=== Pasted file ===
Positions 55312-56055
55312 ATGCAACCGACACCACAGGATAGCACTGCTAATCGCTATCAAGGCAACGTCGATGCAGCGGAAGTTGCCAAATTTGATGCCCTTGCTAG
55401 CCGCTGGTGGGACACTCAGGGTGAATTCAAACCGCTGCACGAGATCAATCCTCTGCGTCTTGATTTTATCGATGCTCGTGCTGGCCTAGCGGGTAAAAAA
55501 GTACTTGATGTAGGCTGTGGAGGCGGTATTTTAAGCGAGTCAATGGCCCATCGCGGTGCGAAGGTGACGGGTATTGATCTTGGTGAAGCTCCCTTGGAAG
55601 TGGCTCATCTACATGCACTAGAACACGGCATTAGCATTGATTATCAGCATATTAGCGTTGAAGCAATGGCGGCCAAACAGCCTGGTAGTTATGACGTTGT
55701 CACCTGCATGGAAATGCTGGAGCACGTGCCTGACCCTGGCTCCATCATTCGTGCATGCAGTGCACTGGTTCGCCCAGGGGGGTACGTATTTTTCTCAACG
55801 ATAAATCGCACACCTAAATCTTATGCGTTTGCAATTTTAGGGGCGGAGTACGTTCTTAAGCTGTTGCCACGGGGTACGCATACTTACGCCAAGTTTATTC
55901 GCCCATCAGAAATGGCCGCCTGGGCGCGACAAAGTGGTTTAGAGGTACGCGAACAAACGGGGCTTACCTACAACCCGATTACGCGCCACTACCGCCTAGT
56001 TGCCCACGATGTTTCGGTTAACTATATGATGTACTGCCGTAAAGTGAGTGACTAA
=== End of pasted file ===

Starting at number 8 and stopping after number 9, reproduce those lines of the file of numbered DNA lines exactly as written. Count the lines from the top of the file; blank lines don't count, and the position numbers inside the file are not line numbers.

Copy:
55901 GCCCATCAGAAATGGCCGCCTGGGCGCGACAAAGTGGTTTAGAGGTACGCGAACAAACGGGGCTTACCTACAACCCGATTACGCGCCACTACCGCCTAGT
56001 TGCCCACGATGTTTCGGTTAACTATATGATGTACTGCCGTAAAGTGAGTGACTAA